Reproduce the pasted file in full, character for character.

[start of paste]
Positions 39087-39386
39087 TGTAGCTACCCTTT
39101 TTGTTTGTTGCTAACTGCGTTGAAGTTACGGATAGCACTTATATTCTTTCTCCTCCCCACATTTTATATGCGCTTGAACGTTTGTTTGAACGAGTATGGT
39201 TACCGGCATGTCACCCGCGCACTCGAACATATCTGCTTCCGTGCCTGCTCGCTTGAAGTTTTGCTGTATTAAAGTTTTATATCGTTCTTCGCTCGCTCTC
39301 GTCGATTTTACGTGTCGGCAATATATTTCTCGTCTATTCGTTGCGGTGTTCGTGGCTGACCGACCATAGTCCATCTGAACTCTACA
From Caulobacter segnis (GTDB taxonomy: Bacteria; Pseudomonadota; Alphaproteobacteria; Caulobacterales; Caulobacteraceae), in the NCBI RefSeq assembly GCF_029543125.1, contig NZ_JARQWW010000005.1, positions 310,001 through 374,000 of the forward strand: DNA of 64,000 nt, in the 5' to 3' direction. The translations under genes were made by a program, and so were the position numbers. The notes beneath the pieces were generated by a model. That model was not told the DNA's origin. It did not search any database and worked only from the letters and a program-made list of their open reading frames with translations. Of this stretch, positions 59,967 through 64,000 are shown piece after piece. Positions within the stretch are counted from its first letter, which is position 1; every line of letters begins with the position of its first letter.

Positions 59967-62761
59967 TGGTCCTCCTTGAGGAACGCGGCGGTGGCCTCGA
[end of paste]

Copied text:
Positions 39087-39386
39087 TGTAGCTACCCTTT
39101 TTGTTTGTTGCTAACTGCGTTGAAGTTACGGATAGCACTTATATTCTTTCTCCTCCCCACATTTTATATGCGCTTGAACGTTTGTTTGAACGAGTATGGT
39201 TACCGGCATGTCACCCGCGCACTCGAACATATCTGCTTCCGTGCCTGCTCGCTTGAAGTTTTGCTGTATTAAAGTTTTATATCGTTCTTCGCTCGCTCTC
39301 GTCGATTTTACGTGTCGGCAATATATTTCTCGTCTATTCGTTGCGGTGTTCGTGGCTGACCGACCATAGTCCATCTGAACTCTACA
From Caulobacter segnis (GTDB taxonomy: Bacteria; Pseudomonadota; Alphaproteobacteria; Caulobacterales; Caulobacteraceae), in the NCBI RefSeq assembly GCF_029543125.1, contig NZ_JARQWW010000005.1, positions 310,001 through 374,000 of the forward strand: DNA of 64,000 nt, in the 5' to 3' direction. The translations under genes were made by a program, and so were the position numbers. The notes beneath the pieces were generated by a model. That model was not told the DNA's origin. It did not search any database and worked only from the letters and a program-made list of their open reading frames with translations. Of this stretch, positions 59,967 through 64,000 are shown piece after piece. Positions within the stretch are counted from its first letter, which is position 1; every line of letters begins with the position of its first letter.

Positions 59967-62761
59967 TGGTCCTCCTTGAGGAACGCGGCGGTGGCCTCGA